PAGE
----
Reading Room Blog
Posted - 11/05/2007 : 11:14:19 AM
Thank you for requesting a book match. If you like the works of VC Andrews, you might like the following titles and authors.
Here I Stay by Barbara Michaels
Posted - 01/24/2005 : 09:32:12 AM
These fantasy titles are NOT in the McCaffrey, Bradley, or Lowry
vein and will, hopefully, satisfy your reading appetite!
"Little, Big" by John Crowley
One of my all-time favorite books - big, romantic; with plotlines
following many characters:
Here are some suspenseful and somewhat scary books that you may like if you like R.L. Stine.
Where Are the Children? by Mary Higgins Clark
Here is the novel that established Clark as one of today's most phenomenally successful authors. After a terrible marriage and the tragic deaths of her two children, Nancy changes her name, hair, and residence and finally finds peace--until the nightmare begins again.
(This one is more suspense, but it will have you on the edge of your
Something Wicked This Way Comes by Ray Bradbury
I have some suggestions if you liked Secret of the Sirens by Julia Golding:
The gorgon's gaze by Julia Golding.
Mallins Wood is home to the last surviving gorgon, and Col's mother, the gorgon's supernatural Companion, is determined to save it from encroaching development--even to the point of endangering Col and his best friend Connie, the most powerful Companion alive.
The chimera's curse by Julia Golding.
This readalike is in response to a patron's book-match request. If you would like personalized reading recommendations, fill out the book-match form and a librarian will email suggested titles to you. See our other Book Matches.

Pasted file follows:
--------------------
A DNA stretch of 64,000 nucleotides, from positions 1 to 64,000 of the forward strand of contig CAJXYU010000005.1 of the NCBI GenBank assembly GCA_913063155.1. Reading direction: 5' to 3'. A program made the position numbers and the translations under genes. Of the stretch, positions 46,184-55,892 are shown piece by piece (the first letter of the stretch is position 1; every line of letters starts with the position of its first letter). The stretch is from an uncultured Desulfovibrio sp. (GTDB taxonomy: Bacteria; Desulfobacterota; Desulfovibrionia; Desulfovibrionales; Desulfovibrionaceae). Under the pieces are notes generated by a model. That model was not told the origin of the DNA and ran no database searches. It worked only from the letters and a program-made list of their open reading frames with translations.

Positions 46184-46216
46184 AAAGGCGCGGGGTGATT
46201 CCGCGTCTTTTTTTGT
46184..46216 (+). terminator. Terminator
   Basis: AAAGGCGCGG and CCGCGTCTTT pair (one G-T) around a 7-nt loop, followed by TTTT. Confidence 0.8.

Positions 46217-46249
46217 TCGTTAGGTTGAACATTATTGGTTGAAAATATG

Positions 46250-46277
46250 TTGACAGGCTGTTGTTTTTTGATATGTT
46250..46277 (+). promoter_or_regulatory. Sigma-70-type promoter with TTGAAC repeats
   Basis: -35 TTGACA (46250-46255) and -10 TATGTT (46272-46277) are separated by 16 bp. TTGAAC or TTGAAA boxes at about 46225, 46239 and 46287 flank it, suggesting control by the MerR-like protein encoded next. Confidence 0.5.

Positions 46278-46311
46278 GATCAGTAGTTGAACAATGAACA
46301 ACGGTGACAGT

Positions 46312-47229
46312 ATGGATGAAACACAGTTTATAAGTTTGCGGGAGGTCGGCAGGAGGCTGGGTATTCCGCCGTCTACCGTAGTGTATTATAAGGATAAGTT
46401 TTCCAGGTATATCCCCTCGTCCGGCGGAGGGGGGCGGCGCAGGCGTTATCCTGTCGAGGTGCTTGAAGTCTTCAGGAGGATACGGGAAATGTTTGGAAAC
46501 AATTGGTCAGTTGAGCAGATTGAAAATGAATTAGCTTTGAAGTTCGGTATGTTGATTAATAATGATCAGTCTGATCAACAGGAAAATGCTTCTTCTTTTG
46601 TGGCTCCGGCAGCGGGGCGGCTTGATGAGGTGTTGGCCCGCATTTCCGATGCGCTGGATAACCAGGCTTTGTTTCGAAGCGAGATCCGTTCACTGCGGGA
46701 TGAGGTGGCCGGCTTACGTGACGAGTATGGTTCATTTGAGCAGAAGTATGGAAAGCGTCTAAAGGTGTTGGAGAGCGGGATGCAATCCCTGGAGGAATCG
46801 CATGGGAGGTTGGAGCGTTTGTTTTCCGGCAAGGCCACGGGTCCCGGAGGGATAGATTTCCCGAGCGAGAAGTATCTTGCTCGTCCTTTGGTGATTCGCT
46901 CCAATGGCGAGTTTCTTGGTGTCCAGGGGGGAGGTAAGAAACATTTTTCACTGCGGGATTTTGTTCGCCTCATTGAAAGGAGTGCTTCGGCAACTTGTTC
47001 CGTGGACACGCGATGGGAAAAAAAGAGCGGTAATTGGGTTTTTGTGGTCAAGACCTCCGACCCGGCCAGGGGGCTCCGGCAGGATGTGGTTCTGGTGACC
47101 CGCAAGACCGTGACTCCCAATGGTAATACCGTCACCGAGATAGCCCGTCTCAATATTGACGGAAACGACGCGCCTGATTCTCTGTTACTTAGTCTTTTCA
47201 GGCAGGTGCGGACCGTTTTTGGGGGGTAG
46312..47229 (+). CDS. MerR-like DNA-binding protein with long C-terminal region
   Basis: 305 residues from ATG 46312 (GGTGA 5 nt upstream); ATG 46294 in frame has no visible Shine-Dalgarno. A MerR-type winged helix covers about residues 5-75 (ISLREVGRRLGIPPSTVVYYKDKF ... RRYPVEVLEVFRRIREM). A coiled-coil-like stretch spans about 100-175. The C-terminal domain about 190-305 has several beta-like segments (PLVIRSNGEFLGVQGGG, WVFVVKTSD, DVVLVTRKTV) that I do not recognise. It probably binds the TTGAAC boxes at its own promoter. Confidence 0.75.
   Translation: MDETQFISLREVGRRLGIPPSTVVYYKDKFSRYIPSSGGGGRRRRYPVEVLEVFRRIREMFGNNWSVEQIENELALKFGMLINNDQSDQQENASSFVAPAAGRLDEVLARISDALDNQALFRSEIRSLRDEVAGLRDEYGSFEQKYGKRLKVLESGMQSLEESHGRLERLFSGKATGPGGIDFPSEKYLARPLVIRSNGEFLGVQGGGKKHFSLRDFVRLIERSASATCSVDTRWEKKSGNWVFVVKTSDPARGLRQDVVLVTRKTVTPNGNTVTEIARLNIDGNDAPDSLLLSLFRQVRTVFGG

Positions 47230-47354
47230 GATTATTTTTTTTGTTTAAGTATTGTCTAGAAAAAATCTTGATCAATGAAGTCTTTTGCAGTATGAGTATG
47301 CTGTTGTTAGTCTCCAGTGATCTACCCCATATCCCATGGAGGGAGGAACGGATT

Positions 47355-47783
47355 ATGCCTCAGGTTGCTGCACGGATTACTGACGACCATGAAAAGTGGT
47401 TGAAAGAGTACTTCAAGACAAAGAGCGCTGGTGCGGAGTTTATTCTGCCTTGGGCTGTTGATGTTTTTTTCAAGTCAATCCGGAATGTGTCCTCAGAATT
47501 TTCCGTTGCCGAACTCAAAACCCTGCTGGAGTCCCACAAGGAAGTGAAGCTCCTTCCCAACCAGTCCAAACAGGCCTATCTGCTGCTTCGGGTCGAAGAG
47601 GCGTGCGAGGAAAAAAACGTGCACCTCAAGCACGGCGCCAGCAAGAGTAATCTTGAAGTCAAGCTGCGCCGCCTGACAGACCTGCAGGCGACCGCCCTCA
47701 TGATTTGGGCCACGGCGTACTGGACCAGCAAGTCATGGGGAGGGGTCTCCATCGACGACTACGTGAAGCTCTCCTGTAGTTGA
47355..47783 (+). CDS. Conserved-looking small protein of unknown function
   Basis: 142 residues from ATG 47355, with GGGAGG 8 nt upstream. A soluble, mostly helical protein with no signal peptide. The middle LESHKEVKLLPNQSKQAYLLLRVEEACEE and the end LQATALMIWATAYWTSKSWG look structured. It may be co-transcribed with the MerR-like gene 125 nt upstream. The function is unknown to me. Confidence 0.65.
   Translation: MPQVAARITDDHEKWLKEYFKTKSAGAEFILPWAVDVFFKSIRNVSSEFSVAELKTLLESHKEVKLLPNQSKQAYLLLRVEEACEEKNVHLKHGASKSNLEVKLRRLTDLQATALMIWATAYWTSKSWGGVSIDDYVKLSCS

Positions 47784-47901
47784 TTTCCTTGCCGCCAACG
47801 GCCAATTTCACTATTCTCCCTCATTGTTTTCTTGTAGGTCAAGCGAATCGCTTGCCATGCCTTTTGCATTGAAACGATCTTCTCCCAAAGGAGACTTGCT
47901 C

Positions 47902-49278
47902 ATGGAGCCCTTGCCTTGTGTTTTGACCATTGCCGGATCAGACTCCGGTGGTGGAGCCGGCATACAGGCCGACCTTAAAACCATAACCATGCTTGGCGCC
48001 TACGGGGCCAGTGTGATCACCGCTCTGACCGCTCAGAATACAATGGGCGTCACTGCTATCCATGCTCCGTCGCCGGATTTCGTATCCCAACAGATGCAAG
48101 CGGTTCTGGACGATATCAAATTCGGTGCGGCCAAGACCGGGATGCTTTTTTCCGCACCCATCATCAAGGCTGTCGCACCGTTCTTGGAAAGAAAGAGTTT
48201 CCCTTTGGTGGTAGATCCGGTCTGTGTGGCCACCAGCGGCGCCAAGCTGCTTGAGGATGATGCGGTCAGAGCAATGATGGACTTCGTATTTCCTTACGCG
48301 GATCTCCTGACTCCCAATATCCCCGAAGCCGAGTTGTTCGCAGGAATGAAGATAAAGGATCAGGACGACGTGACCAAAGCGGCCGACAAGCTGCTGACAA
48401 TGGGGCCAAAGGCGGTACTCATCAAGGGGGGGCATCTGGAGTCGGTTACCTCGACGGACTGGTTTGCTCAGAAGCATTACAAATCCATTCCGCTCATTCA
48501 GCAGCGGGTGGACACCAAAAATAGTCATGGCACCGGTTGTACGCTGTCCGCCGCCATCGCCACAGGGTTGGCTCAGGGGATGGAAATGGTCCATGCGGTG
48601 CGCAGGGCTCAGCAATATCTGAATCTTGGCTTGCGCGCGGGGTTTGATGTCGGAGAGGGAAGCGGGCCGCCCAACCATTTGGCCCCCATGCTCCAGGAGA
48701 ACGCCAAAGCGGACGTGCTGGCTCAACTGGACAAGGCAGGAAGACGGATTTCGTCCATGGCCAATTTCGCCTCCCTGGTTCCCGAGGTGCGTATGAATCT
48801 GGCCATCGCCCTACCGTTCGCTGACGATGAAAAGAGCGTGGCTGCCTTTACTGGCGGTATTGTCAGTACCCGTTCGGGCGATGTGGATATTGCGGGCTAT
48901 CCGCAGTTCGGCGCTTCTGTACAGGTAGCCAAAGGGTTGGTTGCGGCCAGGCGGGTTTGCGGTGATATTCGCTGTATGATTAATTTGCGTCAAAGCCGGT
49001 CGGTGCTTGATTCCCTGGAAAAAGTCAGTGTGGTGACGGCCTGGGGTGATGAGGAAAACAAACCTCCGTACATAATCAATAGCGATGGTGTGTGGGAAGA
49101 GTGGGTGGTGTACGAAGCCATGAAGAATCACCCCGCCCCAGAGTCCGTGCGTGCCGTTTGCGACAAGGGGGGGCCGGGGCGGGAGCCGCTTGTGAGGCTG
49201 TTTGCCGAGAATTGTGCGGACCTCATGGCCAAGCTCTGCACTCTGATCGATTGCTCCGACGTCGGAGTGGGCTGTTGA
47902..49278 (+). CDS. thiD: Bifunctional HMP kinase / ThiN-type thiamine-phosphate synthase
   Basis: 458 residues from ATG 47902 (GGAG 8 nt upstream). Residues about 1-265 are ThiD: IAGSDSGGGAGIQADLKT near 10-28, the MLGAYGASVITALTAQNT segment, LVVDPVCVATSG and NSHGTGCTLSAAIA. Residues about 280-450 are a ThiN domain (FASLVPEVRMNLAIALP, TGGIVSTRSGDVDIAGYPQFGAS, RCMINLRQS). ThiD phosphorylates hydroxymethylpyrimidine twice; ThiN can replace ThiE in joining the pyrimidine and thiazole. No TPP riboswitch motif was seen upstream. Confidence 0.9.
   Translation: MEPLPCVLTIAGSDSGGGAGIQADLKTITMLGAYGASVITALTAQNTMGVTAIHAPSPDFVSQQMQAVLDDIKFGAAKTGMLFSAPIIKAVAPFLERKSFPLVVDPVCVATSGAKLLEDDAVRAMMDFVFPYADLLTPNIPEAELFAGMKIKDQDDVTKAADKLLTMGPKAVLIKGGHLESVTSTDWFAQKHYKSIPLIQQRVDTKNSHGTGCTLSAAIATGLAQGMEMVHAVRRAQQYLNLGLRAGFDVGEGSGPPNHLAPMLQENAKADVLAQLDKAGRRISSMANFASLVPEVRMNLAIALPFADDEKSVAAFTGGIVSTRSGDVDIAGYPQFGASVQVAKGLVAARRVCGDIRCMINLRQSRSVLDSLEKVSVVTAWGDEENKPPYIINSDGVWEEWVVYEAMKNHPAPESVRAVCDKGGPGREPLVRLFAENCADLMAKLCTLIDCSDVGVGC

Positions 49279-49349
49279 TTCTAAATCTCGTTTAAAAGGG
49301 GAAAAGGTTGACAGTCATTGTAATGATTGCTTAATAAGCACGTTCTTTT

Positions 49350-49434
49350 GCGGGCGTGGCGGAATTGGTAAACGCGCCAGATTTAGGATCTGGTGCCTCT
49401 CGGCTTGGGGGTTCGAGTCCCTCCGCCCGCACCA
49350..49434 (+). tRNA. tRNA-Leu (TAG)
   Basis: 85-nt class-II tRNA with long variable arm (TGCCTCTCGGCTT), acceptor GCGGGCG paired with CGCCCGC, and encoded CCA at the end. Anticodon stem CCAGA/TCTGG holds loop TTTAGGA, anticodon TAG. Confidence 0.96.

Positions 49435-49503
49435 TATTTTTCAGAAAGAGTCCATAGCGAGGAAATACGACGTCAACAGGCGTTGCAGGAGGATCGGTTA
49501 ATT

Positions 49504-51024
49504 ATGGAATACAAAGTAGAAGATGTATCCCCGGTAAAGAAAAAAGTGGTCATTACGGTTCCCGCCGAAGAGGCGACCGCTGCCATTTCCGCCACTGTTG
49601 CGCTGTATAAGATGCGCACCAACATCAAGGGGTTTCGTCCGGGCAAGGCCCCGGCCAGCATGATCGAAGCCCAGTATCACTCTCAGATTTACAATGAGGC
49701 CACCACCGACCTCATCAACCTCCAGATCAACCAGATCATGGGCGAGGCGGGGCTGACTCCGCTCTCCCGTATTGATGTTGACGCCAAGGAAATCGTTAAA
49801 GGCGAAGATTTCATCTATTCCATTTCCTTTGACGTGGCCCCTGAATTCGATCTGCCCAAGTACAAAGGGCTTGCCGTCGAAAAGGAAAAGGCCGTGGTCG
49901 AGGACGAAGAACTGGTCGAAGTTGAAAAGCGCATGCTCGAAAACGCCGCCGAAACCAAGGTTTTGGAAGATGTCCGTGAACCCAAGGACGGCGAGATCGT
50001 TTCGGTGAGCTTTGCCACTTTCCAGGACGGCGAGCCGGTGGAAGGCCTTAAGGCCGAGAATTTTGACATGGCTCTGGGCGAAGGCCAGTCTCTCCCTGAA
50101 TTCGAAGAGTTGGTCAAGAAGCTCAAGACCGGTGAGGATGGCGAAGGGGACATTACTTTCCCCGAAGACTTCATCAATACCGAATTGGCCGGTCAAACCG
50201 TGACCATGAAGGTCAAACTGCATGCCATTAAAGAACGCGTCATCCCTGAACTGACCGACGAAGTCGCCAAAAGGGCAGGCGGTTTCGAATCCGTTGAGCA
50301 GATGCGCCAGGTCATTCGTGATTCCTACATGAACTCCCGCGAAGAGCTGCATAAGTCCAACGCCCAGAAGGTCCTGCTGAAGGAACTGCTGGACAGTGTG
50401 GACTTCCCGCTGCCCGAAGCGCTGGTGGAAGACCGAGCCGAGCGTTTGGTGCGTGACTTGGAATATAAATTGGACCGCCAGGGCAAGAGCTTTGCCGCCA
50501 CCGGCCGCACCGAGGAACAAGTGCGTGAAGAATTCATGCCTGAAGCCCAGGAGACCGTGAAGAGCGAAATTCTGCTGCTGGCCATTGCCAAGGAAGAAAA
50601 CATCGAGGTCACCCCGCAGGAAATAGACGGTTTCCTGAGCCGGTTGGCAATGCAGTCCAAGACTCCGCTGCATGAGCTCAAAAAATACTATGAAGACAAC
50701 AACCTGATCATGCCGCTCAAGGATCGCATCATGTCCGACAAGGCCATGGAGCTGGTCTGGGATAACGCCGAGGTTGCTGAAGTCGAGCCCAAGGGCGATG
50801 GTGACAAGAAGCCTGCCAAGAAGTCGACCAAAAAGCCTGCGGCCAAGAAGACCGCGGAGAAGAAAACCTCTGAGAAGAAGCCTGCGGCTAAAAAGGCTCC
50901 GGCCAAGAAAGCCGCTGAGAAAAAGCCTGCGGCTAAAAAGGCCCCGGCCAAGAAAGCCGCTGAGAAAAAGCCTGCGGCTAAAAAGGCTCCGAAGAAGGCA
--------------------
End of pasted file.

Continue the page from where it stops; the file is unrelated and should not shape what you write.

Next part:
H.I.V.E.: Higher Institute of Villainous Education by Mark Walden: "Swept away to a hidden academy for training budding evil geniuses, Otto, a brilliant orphan, Wing, a sensitive warrior, Laura, a shy computer specialist, and Shelby, an infamous jewel thief, plot to beat the odds and escape the prison known as H.I.V.E." (Book Description)
If you like H.I.V.E.: Higher Institute of Villainous Education, you may also like these titles:
Artemis Fowl by Eoin Colfer.
Twelve-year-old Artemis Fowl is the most ingenious criminal mastermind in history. With two trusty sidekicks in tow, he hatches a cunning plot to divest the fairyfolk of their pot of gold. Of course, he isn't foolish enough to believe in all that "gold at the end of the rainbow" nonsense. Rather, he knows that the only way to separate the little people from their stash is to kidnap one of them and wait for the ransom to arrive. You will love this evil-doer! Read all of the books in this series!
The Girl Who Could Fly by Victoria Forester.
The perfect companion to H.I.V.E., except a little less evil. This is one of my favorites! When homeschooled farm girl Piper McCloud reveals her ability to fly, she is quickly taken to a secret government facility to be trained with other exceptional children, but she soon realizes that something is very wrong and begins working with brilliant and wealthy Conrad to escape.
You might enjoy these titles if you liked The Bad Beginning by Lemony Snicket.
Shakespeare’s Secret, by Elise Broach.
Named after a character in a Shakespeare play, misfit sixth-grader Hero becomes interested in exploring this unusual connection because of a valuable diamond supposedly hidden in her new house, an intriguing neighbor, and the unexpected attention of the most popular boy in school.
The Mysterious Benedict Society, by Trent Lee Stewart.
There are many "addiction memoirs" in our collection. Some are funny, some are bleak and despairing, some a combination. Try these titles:
"Junky" by William S. Burroughs. May be the first book in this sub genre of memoir.
"Go Ask Alice" by Anonymous. A young adult classic and a cautionary tale. The diary of a young woman chronicles her descent into addiction.
"Manic: A Memoir" by Terri Cheney. A successful lawyer recounts her struggles with a biopolar disorder and substance abuse.
The Graveyard Book by Neil Gaiman.
After the grisly murder of his entire family, a toddler wanders into a graveyard where the ghosts and other supernatural residents agree to raise him as one of their own.
Inkheart by Cornelia Funke.
Twelve-year-old Meggie learns that her father, who repairs and binds books for a living, can "read" fictional characters to life when one of those characters abducts them and tries to force him into service.
Dragon Slippers by Jessica Day George.
The sequel to What My Mother Doesn’t Know is